National DNA Data Bank advisory committee

Established in 2000 under the mandate of the DNA Identification Act, the National DNA Data Bank Advisory Committee provides strategic guidance and direction on scientific advancements, matters of law, legislative changes, privacy issues and ethical practices. In addition, the Advisory Committee reports to the Commissioner of the RCMP on matters related to the National DNA Data Bank operations and advises the Commissioner on a range of issues related to DNA ethics, scientific advancements and legislative changes. The members of the Advisory Committee are appointed by the Minister of Public Safety and collectively represent a diverse spectrum of expertise. The current members of the Advisory Committee are:

Brendan Heffernan (Chairperson)
RCMP Chief Superintendent (retired), representing the police community.
Derrill Prevett, King's Counsel (Vice-chair)
Attorney (retired) and legal contributor, Crown Counsel for thirty-three years with experience in many high profile cases involving DNA evidence.
Dr. Frederick R. Bieber, Ph. D.
Bio-Medical Ethics, Specialist and Associate Professor of Pathology at Harvard Medical School. Dr. Bieber is a medical geneticist at the Brigham and Women's Hospital in Boston, Massachusetts.
Dr. Ron Fourney, Ph. D., Officer of the Order of Merit of the Police Forces Footnote 5
Director of Science and Strategic Partnerships, RCMP, and a founding member of the National DNA Data Bank (2000 to October 2022).
Sue O'Sullivan, B.A., Officer of the Order of Merit of the Police Forces
Human Rights Specialist, with extensive experience in advocacy for victims of crime.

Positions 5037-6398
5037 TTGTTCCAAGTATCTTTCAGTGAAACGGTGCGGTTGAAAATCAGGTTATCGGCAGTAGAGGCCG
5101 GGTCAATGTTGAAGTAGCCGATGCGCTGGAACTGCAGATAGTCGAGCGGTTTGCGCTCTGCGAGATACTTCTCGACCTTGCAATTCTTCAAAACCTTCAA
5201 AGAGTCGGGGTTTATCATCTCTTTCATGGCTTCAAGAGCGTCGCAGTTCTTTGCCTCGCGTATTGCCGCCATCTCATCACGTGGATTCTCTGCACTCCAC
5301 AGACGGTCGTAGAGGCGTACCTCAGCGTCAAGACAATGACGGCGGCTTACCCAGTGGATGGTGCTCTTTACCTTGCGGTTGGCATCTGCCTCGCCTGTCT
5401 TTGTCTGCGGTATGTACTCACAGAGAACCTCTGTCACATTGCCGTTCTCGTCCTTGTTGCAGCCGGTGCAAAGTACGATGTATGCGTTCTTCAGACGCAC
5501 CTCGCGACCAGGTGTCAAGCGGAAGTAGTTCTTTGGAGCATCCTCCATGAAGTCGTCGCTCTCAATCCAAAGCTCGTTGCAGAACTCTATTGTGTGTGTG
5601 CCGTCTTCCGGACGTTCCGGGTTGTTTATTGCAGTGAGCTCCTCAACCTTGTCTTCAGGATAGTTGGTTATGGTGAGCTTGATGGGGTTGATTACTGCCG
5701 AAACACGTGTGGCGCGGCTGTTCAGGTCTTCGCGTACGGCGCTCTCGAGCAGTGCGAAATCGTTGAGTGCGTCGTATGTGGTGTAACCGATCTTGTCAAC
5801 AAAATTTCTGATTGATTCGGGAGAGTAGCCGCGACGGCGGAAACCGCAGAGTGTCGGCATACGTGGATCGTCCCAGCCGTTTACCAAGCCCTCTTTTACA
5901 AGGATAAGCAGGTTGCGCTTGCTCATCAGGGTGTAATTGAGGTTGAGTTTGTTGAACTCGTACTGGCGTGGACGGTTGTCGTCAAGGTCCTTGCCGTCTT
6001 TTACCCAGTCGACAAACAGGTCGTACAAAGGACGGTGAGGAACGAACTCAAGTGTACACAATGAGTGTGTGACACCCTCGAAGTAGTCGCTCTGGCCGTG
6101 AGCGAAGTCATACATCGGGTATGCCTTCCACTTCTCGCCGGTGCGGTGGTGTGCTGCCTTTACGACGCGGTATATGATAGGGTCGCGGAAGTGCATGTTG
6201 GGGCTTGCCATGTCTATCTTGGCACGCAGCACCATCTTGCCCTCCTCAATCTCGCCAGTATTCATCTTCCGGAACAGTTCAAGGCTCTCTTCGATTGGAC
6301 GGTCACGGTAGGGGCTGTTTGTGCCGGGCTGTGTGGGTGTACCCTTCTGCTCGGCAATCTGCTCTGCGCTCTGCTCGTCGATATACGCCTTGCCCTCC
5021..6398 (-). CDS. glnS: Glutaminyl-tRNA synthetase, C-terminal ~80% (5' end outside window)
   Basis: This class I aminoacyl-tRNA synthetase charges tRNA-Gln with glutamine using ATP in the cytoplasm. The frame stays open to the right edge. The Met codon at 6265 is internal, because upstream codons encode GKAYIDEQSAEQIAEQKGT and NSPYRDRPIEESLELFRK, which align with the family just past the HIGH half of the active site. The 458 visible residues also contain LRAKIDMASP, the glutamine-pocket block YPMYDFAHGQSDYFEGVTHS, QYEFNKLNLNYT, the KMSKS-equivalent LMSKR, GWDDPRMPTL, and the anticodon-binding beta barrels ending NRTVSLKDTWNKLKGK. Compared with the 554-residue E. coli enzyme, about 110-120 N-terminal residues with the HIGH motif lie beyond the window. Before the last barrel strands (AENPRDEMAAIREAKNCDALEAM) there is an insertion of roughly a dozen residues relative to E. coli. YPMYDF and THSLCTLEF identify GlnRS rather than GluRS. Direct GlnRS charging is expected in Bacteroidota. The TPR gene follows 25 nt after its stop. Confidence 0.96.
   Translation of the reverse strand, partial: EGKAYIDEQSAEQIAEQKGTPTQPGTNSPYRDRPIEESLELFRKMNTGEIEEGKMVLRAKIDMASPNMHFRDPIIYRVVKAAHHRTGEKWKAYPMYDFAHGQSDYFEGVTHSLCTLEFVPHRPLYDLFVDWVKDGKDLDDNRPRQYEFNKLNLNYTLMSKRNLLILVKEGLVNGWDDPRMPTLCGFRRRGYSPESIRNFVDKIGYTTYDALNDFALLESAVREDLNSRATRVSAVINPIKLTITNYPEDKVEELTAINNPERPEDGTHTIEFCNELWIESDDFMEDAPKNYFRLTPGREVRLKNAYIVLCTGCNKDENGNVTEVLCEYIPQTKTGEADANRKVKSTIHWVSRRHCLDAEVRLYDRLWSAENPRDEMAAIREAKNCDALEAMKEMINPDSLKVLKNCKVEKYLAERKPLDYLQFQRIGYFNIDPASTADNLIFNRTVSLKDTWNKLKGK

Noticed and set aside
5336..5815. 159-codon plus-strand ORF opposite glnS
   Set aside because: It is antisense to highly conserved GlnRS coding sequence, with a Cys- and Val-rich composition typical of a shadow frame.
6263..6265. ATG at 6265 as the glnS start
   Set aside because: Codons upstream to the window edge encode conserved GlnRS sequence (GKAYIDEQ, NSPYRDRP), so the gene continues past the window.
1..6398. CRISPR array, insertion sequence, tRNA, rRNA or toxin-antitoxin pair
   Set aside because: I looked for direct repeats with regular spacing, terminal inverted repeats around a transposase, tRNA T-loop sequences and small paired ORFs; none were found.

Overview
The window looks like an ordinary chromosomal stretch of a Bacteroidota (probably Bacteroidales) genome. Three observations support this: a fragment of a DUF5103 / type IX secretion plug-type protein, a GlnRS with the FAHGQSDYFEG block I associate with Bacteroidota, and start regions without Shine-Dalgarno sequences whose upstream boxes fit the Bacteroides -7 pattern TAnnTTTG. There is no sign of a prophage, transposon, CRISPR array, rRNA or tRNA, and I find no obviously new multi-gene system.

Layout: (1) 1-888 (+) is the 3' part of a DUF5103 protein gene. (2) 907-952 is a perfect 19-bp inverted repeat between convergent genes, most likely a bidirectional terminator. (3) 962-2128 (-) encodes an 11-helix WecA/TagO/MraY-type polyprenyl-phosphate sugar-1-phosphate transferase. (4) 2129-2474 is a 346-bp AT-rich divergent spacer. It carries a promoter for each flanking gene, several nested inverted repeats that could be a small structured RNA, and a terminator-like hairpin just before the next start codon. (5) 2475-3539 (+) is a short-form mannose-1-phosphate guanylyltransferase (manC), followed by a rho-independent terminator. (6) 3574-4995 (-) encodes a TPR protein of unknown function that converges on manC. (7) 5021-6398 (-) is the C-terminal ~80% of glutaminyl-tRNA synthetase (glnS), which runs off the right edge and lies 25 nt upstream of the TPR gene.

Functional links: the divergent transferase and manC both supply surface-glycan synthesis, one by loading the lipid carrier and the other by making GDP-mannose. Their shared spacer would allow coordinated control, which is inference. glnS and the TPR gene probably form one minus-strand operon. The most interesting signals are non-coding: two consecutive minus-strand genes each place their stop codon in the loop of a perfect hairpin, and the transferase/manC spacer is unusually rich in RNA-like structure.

Dr. Michael Szego, Ph. D., Master of Health Science
Clinical Ethicist and Director of the Centre for Clinical Ethics. Dr. Szego is an Assistant Professor, Department of Family and Community Medicine and Dalla Lana School of Public Health at the University of Toronto.
Dr. Ben Koop, Ph. D.
Medical Genetics Expert and Professor of Biology at the University of Victoria.
Lacey Batalov
Representing the Privacy Commissioner of Canada

For more information about the Advisory Committee's role, please visit the National DNA Data Bank Advisory Committee website.

Key statistics

Biological samples: June 30, 2000 through March 31, 2023

Endorsements: January 1, 2008 through March 31, 2023

The global pandemic continued to impact the volume of submissions to the National DNA Data Bank throughout 2022-23.

Table 1: DNA profiles contained in the criminal indices
Criminal indices Total
Convicted Offenders Index 440,139
Crime Scene Index 210,001
Victims Index 120
Voluntary Donors Index 0
Total 650,260

Note

Biological Samples Received versus DNA Profiles Contained in the Convicted Offenders Index: As of March 31, 2023, 489,182 biological samples were received, of which 440,139 DNA profiles are contained in the Convicted Offenders Index. The difference of 10% can be attributed to rejected samples, duplicate samples, biological samples in the process of being analyzed and DNA profiles removed because of an absolute or conditional discharge, expired retention period, or because the conviction or the DNA order/authorization was quashed on appeal.

Table 2: DNA profiles contained in the humanitarian indices
Humanitarian indices Total
Missing Persons Index 210
Relatives of Missing Persons Index 1,602
Human Remains Index 343
Total 2,155
Table 3: Breakdown of DNA profiles contained in the Crime Scene Index
Laboratory Total
Centre of Forensic Sciences 82,465
Laboratoire de sciences judiciaires et de médecine légale 57,085
RCMP National Forensic Laboratory Services 70,451
Total 210,001
Table 4: Matches and associations reported
Matches and associations Total
Offender hit 76,806
Forensic hit 8,538
Victim hit 10
Human remains hit - putative identification 67